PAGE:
A24’s pumped out some enthralling films in the past few years: Hereditary, Mid90s, High Life, It Comes At Night, The Witch, Lady Bird, A Ghost Story. I do have the ability to ramble on for ages about these films and the progressive studio that is A24, but I’ll hold off for now.
Nevertheless, an A24 film that shook me to the bone as of late is none other than the surrealistic horror, Midsommar. Directed by Ari Aster (the same brilliantly insane mind behind Hereditary), the film unfurls the Disney-gone-dark tale of Dani Ardor (Florence Pugh) as she enters the isolated and twisted world of the Hårga, a protective and secretive commune deep in Hälsingland, Sweden. Flanking her are her emotionally vacant and unlikable boyfriend, Christian (Jack Reynor), and his equally unlikable friends, Mark (Will Poulter) and Josh (William Jackson Harper). They are brought there by mild-mannered and soft-spoken Swedish student Pelle (Vilhelm Blomgren), a recent addition to the friend group. It’s where Pelle grew up, and he is taking them there under the pretense that they will experience a once-in-a-lifetime festival that only occurs every 90 years. As they are all are anthropology students (except for Dani), they see it as a brilliant opportunity for their theses. Dani is still reeling from the staggering and sudden loss of her mother, sister and father (a real gut-punch to start off the film—the score and Pugh’s bereaved sobbing and moaning alone will haunt you long after the film’s stopped rolling). Despite her loss—and upon the subtle urging from Pelle—Dani travels to Sweden with the guys (and to half-heartedly salvage the crumbling mess that is her and Christian’s relationship). As the trip unravels to be a disturbing spring break from hell, Dani finds the new home she’s been desperately trying to rediscover—even in the darkest of places.
Aster wrote Midsommar as a break-up movie, veiled as a folk horror film with splashes of The Wicker Man (no, not Nic Cage’s) and Modern Romance. The Museum of Fine Arts will be screening the director’s cut of Midsommar at a runtime of 146 minutes, including 23 minutes of new footage and extended scenes. The director’s cut, I believe, is the way it should be seen– the way Ari Aster wrote and imagined it. In the director’s cut, we see more of the “break up movie,” something that I think the theatrical cut would have benefitted from in order to build tension and reasoning behind the fates of some of our characters as the film comes to a close.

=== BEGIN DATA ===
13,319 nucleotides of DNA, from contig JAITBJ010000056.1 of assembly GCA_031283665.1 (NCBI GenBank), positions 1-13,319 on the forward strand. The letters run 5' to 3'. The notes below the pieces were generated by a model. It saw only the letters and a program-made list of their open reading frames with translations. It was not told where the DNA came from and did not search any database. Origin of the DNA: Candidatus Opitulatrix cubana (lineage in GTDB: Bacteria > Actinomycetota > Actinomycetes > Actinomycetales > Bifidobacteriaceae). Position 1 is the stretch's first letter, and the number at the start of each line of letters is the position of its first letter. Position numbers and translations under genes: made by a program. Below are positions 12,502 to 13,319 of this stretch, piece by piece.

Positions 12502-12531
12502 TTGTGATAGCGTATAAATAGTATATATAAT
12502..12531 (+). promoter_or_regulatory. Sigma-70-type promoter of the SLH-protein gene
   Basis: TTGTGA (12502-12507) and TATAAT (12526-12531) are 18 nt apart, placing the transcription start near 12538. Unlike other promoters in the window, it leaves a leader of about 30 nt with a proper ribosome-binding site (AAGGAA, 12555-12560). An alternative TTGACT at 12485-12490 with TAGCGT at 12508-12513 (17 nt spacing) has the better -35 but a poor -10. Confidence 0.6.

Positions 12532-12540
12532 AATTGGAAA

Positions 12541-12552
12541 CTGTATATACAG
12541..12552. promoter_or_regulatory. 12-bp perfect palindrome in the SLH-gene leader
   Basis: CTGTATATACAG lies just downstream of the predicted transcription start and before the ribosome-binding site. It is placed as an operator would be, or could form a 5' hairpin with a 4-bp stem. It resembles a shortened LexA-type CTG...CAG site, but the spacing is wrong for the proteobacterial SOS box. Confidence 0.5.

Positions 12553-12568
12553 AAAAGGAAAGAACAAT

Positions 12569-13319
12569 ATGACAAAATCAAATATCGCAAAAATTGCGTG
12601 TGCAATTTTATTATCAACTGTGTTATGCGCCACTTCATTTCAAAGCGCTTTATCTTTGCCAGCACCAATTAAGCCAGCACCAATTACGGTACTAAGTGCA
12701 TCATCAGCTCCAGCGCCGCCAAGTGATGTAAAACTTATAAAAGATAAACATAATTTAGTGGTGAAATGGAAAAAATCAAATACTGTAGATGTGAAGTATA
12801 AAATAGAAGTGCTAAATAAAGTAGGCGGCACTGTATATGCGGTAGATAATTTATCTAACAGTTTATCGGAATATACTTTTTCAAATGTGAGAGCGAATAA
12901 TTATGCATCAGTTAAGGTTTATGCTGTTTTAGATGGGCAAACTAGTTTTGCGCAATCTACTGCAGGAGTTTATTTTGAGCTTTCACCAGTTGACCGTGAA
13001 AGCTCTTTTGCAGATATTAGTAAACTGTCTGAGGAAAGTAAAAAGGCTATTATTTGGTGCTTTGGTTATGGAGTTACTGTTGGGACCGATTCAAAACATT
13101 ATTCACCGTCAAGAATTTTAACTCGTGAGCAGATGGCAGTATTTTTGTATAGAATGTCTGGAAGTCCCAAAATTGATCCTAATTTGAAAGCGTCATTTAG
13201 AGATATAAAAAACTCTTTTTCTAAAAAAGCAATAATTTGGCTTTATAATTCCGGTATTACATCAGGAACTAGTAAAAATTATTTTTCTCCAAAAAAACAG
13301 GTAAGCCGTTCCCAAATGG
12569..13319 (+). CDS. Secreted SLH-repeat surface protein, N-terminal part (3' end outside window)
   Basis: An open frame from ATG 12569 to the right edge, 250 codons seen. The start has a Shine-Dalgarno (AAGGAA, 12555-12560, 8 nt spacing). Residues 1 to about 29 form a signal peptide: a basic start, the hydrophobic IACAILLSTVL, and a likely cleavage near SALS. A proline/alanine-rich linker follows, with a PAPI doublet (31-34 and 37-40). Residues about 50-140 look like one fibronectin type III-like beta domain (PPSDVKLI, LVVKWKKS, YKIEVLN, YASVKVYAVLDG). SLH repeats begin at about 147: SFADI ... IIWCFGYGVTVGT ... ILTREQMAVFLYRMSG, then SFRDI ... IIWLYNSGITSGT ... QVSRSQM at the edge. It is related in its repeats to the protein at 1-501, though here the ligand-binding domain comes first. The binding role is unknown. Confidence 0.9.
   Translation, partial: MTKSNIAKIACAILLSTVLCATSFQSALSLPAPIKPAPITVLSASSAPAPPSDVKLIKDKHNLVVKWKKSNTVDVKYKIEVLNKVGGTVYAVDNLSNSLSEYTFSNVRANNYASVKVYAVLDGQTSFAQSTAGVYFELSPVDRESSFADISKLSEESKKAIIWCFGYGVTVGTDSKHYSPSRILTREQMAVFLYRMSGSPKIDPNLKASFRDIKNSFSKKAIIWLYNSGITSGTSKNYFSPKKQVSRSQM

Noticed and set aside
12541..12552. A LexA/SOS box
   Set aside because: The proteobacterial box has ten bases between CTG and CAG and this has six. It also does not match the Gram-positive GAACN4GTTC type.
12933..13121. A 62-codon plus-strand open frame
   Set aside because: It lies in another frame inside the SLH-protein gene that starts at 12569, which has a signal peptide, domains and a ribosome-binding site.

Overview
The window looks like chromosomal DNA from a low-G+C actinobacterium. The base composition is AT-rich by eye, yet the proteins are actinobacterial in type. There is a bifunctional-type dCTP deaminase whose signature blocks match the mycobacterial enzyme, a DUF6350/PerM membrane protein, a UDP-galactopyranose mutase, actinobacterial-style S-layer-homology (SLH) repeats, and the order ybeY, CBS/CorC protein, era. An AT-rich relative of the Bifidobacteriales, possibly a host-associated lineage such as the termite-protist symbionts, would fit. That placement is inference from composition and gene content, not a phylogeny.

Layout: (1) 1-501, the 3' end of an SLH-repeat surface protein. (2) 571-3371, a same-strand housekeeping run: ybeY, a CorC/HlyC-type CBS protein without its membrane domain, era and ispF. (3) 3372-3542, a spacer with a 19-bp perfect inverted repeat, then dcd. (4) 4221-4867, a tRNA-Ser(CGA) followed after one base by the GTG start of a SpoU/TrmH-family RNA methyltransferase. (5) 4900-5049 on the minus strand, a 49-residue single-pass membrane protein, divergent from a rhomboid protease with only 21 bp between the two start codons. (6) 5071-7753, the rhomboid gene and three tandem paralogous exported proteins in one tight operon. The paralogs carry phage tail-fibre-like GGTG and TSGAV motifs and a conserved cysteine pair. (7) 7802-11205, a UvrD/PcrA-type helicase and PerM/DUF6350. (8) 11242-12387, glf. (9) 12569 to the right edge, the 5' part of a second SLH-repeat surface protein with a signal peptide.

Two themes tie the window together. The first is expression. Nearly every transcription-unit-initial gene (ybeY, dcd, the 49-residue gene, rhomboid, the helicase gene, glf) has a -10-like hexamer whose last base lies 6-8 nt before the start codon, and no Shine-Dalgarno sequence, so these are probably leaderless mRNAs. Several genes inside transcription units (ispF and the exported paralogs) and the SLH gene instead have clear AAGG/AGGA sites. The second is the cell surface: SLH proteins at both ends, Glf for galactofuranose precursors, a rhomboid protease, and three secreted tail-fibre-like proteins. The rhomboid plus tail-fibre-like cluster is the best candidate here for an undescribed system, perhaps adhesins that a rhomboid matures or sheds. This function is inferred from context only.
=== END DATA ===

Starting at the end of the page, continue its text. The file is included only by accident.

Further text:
There are a multitude of things that were cut from the theatrical run of Midsommar, but the most notable would be Christian’s gaslighting of Dani and the emotional abuse he consistently subjects her to. As she grieves at her loss, Christian is constantly belittling her, making it seem like she’s crazy or clingy for wanting to talk things through (in a very civil manner, mind you). No, Christian, she’s just a young woman, miles away from her home, that has just lost her entire family. She’s not clingy, she’s not crazy, she’s devastated. When I watched Midsommar for the first time (I luckily saw the director’s cut the first time round), I was baffled at how Christian treated her: not telling her about the trip to Sweden, constantly acting annoyed, and pretending everything is Dani’s fault.